Facing a $40 million enrollment scandal at two virtual charter schools, Indiana State Board of Education chairman B.J. Watts had a big question at a meeting Wednesday:
“How did we miss this?”
The question tipped off a round of finger-pointing. The schools’ oversight agency, Daleville Community Schools, bore the brunt of the board’s blame for the online schools’ alleged abuse of millions in public dollars.
But Indiana Virtual School and Indiana Virtual Pathways Academy officials remained quiet. The schools’ superintendent Percy Clark watched the discussion from the audience but offered no public comments and later declined to answer questions from Chalkbeat.
The state education board voted unanimously to try to recover about $40 million in public dollars from the two online schools, after the state examiner found the schools allegedly inflated their enrollments for three years with inactive and out-of-state students — and, in one case, a student who had died.
Indiana Virtual School is already slated to close in September, and Indiana Virtual Pathways Academy will close after the upcoming school year. To claw back the money, the state will likely reduce funding to the schools moving forward and turn to the local prosecutor and state attorney general to consider legal action.
State Examiner Paul Joyce said at the meeting that the schools’ actions could potentially be considered criminal. He couldn’t say whether federal investigators were looking into the case but noted that “in situations like this, we do contact all of our law enforcement partners.”
It’s unclear how Indiana Virtual School and Indiana Virtual Pathways Academy spent some $80 million in public funding from 2016 to 2018 because they have failed to file annual audits.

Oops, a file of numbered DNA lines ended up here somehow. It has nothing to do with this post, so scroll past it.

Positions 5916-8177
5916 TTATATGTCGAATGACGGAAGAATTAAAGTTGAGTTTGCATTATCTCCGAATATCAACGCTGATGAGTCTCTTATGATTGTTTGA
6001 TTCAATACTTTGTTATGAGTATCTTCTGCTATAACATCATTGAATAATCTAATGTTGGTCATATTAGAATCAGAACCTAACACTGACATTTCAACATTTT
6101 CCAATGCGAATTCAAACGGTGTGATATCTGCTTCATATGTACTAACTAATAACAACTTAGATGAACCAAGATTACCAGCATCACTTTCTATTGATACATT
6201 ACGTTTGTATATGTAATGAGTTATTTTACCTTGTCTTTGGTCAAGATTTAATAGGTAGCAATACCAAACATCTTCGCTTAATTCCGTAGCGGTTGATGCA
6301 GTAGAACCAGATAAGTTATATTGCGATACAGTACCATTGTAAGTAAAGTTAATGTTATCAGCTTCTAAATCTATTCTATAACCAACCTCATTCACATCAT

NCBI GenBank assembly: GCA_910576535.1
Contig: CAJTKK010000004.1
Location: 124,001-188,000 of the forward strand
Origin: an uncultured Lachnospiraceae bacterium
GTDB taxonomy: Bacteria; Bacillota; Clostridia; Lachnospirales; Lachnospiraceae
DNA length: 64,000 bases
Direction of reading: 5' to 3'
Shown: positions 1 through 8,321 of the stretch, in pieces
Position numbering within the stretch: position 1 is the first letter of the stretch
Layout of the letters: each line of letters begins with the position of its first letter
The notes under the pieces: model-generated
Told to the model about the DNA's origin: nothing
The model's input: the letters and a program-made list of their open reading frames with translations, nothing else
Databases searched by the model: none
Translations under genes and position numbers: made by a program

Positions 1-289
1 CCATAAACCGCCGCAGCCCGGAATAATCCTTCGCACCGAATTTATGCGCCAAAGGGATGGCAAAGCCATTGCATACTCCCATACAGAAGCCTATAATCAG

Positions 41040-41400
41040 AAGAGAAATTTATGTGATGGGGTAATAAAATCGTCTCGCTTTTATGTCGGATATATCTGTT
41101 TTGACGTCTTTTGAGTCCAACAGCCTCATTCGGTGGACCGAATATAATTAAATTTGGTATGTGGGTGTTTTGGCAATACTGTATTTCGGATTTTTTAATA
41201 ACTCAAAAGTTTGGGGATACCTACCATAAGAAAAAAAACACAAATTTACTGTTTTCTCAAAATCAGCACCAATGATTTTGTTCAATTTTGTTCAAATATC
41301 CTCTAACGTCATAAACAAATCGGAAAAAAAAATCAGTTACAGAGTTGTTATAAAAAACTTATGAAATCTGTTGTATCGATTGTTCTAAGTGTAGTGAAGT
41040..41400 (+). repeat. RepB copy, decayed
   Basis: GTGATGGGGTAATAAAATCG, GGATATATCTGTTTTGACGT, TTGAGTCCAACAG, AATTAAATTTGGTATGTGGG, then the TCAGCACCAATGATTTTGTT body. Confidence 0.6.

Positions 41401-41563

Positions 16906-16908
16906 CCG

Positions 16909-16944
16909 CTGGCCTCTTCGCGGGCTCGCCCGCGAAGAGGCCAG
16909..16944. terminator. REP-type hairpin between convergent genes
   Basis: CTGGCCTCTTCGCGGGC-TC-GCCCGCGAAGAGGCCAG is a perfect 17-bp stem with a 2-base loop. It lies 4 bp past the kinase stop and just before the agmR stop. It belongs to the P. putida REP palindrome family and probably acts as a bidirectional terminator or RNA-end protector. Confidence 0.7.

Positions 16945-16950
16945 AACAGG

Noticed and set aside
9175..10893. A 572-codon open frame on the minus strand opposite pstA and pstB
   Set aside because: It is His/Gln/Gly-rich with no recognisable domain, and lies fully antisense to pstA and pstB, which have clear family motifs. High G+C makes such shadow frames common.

The state is auditing the schools’ finances, and the full audit is still to come.
Clark has indicated that cutting off state dollars will likely lead to the immediate shutdown of the schools, which have been the subjects of investigations by Chalkbeat.
State board members grilled Daleville Superintendent Paul Garrison on the oversight of the virtual schools and at one point floated the idea of revoking the district’s authority to oversee charter schools. The board estimated that Daleville collected about $2.4 million from the schools in oversight fees over the three-year period.
“Ultimately, the responsibility falls on Daleville, 100%,” Watts told Chalkbeat. “They’re not doing this out of the goodness of their heart. They’re being paid for oversight.”
Watts said the problems should have been caught earlier, by Daleville or by the state department of education.
“Over the three years in question, did Daleville provide any monitoring or oversight of these schools at all?” state board member Tony Walker asked during the meeting.
Garrison defended the district for raising flags earlier this year over potential problems at the schools and working to close them. He said the district could not access until recently the data that showed the schools were counting thousands of students who weren’t active in classes.
Daleville officials have contested that they should not have to return money from the fees they collected when the state seeks to recoup funding from the virtual schools. Taking back money from Daleville would discourage charter oversight agencies from reporting problems, “even despite legal and moral obligations to do so,” Daleville officials wrote in a formal protest.
But board member David Freitas faulted Daleville for drawing up a weak charter contract, allowing Indiana Virtual School to open its sister school in 2017, and not holding the schools accountable.
“You could have done that when you formulated that contract, to not sign off on the contract until you were comfortable that you had the accountability measures to ensure this would not happen,” Freitas told Garrison.
While some board members, including Freitas, considered Indiana Virtual School’s scandal “an anomaly” among charter schools, state schools chief Jennifer McCormick said it proves systemic problems with the state’s oversight of charter schools. A former district superintendent, McCormick said charter schools need more transparency and stricter rules, and she called for the state to scrutinize other virtual charter schools.